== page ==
Helmand Province, Afghanistan – “Don’t either of them even know we’re still fighting over here?” That question was posed by one of the U.S. Marines with whom we have been keeping company in southwestern Afghanistan. His query followed this week’s presidential debate at Hofstra University, during which the word “Afghanistan” was uttered only once during the 90-minute exchange between the two men bidding to be commander in chief.
Last year when we were in this part of Helmand province, there were four Marine battalions providing security and mentoring Afghan soldiers and police. Now there is just one – the 3rd Battalion of the 8th Marine Regiment – the last Fleet Marine Force unit in which I served. I admit to bias in favor of these young Marines, with whom I share a special bond.
Since our two-man Fox News team arrived last month, Chuck Holton and I have traveled much of the same ground we covered on previous trips when we were reporting on Americans and our allies in this long war. On this trip we have interviewed and listened to, documented and hiked many miles with nearly 700 of the 68,000 U.S. Soldiers, Sailors, Airmen, Guardsmen and Marines remaining in Afghanistan.
We also have spoken with hundreds of American contractor personnel – more than on any of our previous trips. That’s because there are so many required to implement the Obama administration’s “exit strategy.” In a surreal exercise of political and financial accounting, we now have civilians performing essential tasks that U.S. military personnel used to carry out before the “Obama drawdown” began in the midst of this year’s “fighting season.” Seeing as civilian contractors do not count in the military end-strength numbers, the White House and Pentagon can show they are “ending operations in Afghanistan on schedule.”
As the members of 3/8 begin their retrograde back to the United States, they are bringing with them tens of millions of dollars worth of heavy equipment accumulated over the past 11 years of war. It’s a herculean feat requiring a full-time, 24/7 effort. On outposts soon to be turned over to Afghan forces or “demilitarized” and abandoned, the troops pull security duty, go on patrols, train the local Afghan army and police, and pack, load and move 26-ton armored vehicles, mine-clearing equipment, trucks, generators, communications gear, water and fuel systems, and entire armories. The work goes on day and night.
There is little time for meals, a shower or rest, much less talk of politics at home. Nonetheless, some of them do find time. To the extent they can, they follow the debates – particularly on larger bases where contractor-provided dining facilities (“DFACs” in military jargon) offer air conditioning and big-screen televisions.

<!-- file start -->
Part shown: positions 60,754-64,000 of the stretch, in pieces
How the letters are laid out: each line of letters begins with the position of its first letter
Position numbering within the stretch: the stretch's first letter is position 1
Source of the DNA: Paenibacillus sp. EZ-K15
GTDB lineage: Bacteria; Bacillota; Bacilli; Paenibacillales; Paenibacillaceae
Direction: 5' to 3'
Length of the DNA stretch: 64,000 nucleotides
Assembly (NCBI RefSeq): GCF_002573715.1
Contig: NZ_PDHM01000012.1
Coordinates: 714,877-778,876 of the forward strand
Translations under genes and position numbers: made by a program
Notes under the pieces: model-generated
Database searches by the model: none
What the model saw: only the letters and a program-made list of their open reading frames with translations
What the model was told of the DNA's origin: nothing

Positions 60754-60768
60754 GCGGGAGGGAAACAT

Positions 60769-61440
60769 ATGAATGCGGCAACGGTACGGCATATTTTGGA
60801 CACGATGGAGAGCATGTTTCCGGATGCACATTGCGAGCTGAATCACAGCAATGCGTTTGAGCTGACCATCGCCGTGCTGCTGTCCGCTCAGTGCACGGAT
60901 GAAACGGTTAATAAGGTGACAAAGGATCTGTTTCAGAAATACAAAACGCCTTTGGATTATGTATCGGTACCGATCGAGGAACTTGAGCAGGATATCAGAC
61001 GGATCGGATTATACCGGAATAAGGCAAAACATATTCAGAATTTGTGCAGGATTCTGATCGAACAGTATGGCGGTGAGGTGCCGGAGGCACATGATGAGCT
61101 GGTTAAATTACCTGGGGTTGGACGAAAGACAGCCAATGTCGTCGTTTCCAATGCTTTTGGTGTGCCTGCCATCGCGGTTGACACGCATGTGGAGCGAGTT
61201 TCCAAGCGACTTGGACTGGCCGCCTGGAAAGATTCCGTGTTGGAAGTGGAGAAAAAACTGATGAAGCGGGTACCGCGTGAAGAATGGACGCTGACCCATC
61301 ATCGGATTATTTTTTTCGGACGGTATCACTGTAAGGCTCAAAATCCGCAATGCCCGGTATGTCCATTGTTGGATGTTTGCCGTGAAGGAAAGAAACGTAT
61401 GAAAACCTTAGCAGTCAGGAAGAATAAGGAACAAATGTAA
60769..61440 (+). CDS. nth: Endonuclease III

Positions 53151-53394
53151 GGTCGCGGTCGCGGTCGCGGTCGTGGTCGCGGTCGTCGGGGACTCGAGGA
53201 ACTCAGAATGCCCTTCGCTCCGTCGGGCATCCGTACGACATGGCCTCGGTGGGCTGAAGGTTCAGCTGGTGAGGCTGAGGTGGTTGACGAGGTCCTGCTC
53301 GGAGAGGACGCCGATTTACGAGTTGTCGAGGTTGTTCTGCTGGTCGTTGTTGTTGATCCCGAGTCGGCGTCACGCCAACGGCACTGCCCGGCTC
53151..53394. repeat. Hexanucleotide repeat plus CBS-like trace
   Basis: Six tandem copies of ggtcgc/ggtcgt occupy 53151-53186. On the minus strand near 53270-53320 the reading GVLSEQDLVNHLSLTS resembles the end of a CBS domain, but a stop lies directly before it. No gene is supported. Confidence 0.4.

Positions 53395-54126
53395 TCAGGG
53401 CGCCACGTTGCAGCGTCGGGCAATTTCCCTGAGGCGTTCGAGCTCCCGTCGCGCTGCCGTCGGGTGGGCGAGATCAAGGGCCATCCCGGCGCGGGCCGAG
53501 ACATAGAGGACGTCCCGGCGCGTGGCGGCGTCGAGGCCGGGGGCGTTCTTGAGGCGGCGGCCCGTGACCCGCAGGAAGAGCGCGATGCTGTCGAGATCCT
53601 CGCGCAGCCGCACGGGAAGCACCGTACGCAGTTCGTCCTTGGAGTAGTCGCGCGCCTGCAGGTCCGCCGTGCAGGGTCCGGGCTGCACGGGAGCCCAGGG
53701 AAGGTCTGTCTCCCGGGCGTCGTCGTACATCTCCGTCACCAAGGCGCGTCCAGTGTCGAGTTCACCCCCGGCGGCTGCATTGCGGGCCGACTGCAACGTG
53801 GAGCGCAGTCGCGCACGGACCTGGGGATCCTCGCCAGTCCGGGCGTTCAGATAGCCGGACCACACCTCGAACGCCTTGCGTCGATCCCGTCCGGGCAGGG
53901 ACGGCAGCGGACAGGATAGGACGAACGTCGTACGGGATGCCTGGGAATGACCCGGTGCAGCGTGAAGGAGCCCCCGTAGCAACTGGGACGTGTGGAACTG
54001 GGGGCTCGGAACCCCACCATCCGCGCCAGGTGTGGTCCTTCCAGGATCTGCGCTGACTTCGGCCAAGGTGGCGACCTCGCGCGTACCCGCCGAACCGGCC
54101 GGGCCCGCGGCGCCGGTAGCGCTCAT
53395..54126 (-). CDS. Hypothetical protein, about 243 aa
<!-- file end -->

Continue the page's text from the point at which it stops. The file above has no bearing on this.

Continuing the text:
Here’s a brief summary of what we have seen and heard since we arrived here last month. Some of it is considerably different from the reporting at home:
There is an overwhelming sense of disappointment at the lack of attention being paid to America’s longest war by the presidential campaigns. Over a cup of coffee, I asked a senior staff noncommissioned officer for his opinion. He’s on his fifth combat tour since 9/11, three times here and twice to Iraq, where he was wounded by enemy fire. His assessment: “Early on, people cared. But now, the only people who even know about us being over here are our families. You’re the first news team we’ve seen on this deployment. The press doesn’t even mention us except when something bad happens, and our politicians don’t acknowledge us at all. We came back here last spring at the beginning of fighting season. Some of us will be home for Thanksgiving. Hopefully, we will all be home for Christmas. I hope the election changes things. This war shouldn’t end like yours.”
And then there is the matter of whether military personnel overseas are able to cast absentee ballots. We asked nearly 700 members of the U.S. armed forces about any problems encountered in getting or casting a ballot. Only four said they had experienced any problems whatsoever.
One of the Marines put it this way: “When the company First Sergeant says ‘give blood,’ we line up to give blood. When he tells us to sign up for an allotment to support the Navy-Marine Corps Relief Society or Toys for Tots, we do it. When he tells us to register to vote, we do that, too. We’re not stupid.”
All true. There may be fewer brave young Americans serving in this difficult and dangerous place than the most recent time we were here, but those who volunteered to come here still inspire me. I hope they will inspire you, too – even if you don’t have a First Sergeant.